Housing plan for Bishops Cleeve area sparks court battle

Bishops Cleeve
Image caption The village of Bishops Cleeve lies at the foot of Cleeve Hill, the highest point in the Cotswolds

Plans for more than 1,000 new homes in Gloucestershire are to to be challenged in the High Court.

Developers have been given planning permission for two developments - one at Homelands Farm, the second at Cleevelands, close to Bishops Cleeve.

The plans had been rejected by Tewkesbury Borough Council, but the developers appealed and a planning inspector said they could go ahead.

Earlier the council confirmed papers have been lodged with the court.

Councillor Derek Davies said a senior planning barrister had advised the authority that there is a "strong case" to challenge the secretary of state's decision.

"There is an overarching principle in planning that requires policy to be interpreted and applied in such a way that is consistent with the reasons behind that policy.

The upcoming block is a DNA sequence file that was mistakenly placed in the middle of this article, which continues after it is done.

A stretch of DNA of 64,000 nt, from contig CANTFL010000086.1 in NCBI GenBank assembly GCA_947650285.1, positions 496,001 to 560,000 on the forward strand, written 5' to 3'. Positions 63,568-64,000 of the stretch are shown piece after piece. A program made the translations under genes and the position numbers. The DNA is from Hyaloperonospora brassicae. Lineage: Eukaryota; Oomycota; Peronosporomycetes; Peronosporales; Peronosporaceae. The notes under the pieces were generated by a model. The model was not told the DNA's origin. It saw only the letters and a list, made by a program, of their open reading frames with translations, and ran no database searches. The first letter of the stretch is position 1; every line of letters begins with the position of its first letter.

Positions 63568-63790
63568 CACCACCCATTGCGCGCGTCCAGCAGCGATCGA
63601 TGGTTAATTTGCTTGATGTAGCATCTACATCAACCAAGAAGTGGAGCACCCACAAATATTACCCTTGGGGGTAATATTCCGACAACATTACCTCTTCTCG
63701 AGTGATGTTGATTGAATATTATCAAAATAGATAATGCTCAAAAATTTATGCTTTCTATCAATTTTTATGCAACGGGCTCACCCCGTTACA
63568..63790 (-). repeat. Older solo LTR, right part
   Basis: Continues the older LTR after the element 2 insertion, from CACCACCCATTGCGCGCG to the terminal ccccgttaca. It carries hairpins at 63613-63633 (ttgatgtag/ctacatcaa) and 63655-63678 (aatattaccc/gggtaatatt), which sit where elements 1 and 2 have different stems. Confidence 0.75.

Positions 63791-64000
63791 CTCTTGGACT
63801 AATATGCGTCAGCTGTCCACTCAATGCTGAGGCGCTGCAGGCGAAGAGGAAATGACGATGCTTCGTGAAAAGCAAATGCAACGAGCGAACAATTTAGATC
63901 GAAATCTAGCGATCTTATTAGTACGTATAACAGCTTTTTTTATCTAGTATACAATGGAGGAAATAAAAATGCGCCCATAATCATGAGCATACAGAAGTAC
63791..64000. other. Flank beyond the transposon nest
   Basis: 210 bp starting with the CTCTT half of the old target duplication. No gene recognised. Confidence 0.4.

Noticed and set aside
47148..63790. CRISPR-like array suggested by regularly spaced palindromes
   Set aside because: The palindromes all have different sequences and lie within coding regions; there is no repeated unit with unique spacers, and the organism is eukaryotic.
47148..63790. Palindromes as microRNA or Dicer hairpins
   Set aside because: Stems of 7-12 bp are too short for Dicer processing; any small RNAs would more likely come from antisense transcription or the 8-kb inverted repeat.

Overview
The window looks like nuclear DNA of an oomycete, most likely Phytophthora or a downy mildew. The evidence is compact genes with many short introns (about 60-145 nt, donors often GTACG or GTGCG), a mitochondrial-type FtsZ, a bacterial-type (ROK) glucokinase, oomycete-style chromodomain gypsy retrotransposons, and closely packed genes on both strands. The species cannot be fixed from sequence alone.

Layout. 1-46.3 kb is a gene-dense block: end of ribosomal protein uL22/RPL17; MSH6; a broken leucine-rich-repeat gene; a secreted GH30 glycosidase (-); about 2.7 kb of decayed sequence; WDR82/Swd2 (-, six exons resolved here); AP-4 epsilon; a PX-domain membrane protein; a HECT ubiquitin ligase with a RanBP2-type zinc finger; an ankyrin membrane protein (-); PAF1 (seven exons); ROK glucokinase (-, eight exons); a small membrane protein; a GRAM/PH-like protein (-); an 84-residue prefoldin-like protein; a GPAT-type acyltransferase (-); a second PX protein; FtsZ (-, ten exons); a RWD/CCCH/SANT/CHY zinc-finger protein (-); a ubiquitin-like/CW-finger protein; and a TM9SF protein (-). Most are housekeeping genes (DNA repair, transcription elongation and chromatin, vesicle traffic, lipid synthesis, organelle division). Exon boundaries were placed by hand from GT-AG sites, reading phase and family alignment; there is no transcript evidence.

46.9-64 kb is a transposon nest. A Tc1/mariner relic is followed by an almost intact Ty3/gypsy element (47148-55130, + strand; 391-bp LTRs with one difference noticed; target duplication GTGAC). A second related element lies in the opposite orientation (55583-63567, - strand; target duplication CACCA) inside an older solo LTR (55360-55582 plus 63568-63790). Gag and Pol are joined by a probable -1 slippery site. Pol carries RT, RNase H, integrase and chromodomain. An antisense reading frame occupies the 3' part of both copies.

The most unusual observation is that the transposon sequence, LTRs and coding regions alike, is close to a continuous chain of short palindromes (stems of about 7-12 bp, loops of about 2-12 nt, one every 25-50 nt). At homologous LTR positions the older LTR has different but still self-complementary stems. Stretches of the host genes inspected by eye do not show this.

"We feel that the secretary of state has failed to apply this principle in this case," he added.

For more than a decade nearby residents have been fighting the development, saying it narrows the gap between Cleeve and Gotherington and that the local infrastructure cannot cope, although some do accept more "affordable" homes are needed in the area.

The two packages of land - one at Homelands Farm 2, the other at Cleevelands - could see about 1,000 new homes built alongside the 450 homes currently being put up at the site known as Homelands 1.

It is believed Tewkesbury Borough Council will argue the authority is working on a housing plan - which is not yet finished - and that the planning inspector should have given its draft proposals more thought before making his decision.

The village of Bishops Cleeve lies at the foot of Cleeve Hill, the highest point in the Cotswolds.

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